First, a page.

Official NCCAOM Practice Tests
The National Certification Commission for Acupuncture and Oriental Medicine (NCCAOM) is excited to announce the launch of the new NCCAOM Exam Preparation Center.
The Acupuncturist and the Opioid Crisis: Conquering Pain & Addiction in the U.S.
The current opioid epidemic dominates the discussion among national health leaders, recovery advocates and families nationwide. Opioids include heroin as well as prescription pain relievers such as oxycodone, hydrocodone, codeine, morphine, fentanyl, and others.
Acupuncture's Standard of Care
Both a concern and critique of acupuncture, frequently espoused by the bio-medical community is, "there is no standard of care in acupuncture." The following is why I believe this statement is disingenuous at best.
Multi-Dimensional Acupuncture: 3D, 4D & 5D
Maggie is an intuitive healer and workshop leader who I met on a recent hike. While we were talking she told me how she had to take it easy because of her knees. She said that her doctor told her that she has the early signs of arthritis.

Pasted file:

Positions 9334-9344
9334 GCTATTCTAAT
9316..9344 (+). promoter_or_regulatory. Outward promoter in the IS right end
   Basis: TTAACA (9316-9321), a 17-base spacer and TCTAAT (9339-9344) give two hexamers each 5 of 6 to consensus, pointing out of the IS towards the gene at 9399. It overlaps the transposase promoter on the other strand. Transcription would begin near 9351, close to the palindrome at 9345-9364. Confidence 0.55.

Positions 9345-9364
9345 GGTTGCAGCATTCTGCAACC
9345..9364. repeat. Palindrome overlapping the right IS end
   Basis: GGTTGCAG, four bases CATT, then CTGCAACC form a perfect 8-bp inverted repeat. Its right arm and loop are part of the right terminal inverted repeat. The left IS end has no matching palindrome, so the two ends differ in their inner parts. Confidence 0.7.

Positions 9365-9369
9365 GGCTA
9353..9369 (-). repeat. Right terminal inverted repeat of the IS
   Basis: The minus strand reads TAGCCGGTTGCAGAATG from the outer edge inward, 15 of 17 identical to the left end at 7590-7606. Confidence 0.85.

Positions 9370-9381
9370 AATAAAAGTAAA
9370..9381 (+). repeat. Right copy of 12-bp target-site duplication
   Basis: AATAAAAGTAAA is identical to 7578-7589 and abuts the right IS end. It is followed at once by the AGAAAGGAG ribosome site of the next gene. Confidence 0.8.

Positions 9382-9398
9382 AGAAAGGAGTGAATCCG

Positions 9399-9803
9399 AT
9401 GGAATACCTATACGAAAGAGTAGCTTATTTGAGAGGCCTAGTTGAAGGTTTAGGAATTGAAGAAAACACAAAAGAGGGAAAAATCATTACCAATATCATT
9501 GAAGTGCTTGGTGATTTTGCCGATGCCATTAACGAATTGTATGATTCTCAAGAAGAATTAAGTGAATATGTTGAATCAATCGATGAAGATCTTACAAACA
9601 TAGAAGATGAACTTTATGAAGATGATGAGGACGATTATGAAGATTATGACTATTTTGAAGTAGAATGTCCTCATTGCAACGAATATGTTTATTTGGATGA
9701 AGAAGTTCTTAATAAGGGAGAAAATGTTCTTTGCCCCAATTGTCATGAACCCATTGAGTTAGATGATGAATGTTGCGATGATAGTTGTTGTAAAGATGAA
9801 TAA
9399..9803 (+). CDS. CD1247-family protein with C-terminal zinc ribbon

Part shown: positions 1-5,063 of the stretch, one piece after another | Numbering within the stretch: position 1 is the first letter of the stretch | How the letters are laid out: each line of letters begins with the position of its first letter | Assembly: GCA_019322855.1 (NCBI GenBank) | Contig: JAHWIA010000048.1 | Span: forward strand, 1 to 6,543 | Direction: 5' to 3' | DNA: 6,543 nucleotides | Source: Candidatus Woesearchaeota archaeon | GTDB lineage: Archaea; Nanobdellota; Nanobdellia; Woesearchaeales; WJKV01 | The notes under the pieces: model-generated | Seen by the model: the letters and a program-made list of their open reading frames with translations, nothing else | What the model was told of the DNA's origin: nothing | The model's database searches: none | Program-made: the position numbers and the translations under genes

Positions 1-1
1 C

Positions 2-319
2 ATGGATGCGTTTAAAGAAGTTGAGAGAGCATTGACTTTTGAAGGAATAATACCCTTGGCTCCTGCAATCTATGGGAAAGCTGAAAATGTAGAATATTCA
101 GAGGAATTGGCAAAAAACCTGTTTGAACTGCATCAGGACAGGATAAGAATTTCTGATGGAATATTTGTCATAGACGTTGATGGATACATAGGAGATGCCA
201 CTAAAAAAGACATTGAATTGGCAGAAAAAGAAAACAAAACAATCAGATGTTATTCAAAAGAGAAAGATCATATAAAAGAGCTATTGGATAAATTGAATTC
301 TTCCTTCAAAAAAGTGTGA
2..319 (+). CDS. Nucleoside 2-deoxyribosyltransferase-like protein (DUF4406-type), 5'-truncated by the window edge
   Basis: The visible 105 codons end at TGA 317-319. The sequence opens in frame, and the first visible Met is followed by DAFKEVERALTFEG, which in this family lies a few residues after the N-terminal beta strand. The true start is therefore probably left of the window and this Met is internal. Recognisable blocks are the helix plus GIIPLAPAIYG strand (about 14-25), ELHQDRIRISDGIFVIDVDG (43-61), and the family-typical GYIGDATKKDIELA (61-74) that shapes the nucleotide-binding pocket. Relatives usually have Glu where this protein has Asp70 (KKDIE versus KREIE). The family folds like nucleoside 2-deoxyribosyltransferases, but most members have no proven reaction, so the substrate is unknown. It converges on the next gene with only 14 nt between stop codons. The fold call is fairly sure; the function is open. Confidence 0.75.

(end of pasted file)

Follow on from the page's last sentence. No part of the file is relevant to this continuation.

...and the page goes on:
NBCE to Reinstitute Computer-Based Exams
The National Board of Chiropractic Examiners (NBCE) has announced it will reinstate computer-based testing in January 2019 courtesy of a partnership with testing and assessment solutions provider Prometric.
A Novel Way to Prevent Elderly Falls: Toe Strength
In any given year, nearly 40 percent of senior citizens ages 70 and older will fall at least once. Each fall significantly increases the risk of not only sprains, strains and contusions, but also fractures.
Catch the Workplace Wellness Wave